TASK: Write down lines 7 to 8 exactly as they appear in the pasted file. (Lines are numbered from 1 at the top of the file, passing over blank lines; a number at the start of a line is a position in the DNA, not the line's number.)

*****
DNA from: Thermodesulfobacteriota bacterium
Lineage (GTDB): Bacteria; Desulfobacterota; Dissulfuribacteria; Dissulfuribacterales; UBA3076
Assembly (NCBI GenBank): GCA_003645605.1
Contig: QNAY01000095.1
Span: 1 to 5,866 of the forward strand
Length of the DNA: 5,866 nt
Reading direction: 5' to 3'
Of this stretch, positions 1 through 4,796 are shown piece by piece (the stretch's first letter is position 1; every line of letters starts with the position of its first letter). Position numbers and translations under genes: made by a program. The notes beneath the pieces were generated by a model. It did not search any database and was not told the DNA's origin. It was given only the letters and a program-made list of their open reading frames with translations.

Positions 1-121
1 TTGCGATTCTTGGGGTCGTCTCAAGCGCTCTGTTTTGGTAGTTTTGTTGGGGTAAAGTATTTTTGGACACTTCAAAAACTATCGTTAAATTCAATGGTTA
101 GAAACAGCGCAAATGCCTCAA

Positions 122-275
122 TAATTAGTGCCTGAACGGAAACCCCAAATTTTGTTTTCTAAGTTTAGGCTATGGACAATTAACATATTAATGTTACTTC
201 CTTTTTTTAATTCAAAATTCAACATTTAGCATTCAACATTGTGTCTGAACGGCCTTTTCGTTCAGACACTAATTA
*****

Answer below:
Reading direction: 5' to 3'
Of this stretch, positions 1 through 4,796 are shown piece by piece (the stretch's first letter is position 1; every line of letters starts with the position of its first letter). Position numbers and translations under genes: made by a program. The notes beneath the pieces were generated by a model. It did not search any database and was not told the DNA's origin. It was given only the letters and a program-made list of their open reading frames with translations.